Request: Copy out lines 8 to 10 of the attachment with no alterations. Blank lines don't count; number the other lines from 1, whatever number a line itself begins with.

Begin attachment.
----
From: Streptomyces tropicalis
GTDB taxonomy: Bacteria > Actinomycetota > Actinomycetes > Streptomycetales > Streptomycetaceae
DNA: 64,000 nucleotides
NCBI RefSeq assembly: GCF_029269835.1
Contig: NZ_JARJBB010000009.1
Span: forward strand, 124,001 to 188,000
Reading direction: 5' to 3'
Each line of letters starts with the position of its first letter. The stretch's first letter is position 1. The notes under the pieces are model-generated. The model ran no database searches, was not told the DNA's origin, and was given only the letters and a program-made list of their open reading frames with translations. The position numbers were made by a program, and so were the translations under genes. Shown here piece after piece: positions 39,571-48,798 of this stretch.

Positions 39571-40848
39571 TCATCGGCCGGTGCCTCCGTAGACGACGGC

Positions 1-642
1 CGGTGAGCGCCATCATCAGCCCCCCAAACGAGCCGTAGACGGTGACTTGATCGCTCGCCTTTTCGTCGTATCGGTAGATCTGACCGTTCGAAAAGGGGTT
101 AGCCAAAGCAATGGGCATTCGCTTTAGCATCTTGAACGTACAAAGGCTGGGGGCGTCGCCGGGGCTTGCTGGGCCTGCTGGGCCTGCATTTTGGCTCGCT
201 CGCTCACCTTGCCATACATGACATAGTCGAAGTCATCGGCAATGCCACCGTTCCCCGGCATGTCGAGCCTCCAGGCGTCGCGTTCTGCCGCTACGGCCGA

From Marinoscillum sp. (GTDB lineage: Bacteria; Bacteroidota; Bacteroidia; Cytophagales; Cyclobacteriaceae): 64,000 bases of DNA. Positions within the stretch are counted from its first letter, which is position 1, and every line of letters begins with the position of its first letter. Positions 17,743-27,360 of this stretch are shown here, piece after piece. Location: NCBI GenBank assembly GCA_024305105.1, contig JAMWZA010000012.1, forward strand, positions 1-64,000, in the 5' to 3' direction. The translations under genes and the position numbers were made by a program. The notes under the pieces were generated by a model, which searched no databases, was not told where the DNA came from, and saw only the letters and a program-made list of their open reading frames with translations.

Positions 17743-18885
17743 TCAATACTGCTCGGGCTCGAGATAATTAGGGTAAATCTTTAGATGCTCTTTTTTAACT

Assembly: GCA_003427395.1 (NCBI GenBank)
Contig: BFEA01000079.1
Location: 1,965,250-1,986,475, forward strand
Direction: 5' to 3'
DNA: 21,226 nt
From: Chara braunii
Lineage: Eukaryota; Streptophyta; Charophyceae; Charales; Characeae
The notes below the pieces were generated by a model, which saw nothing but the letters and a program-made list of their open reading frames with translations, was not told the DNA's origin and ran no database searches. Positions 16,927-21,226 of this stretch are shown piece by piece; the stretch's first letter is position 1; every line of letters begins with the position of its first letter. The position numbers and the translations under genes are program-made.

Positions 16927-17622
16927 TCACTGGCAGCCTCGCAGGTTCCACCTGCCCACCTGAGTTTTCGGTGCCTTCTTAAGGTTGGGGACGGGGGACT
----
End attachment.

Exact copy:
Each line of letters starts with the position of its first letter. The stretch's first letter is position 1. The notes under the pieces are model-generated. The model ran no database searches, was not told the DNA's origin, and was given only the letters and a program-made list of their open reading frames with translations. The position numbers were made by a program, and so were the translations under genes. Shown here piece after piece: positions 39,571-48,798 of this stretch.

Positions 39571-40848
39571 TCATCGGCCGGTGCCTCCGTAGACGACGGC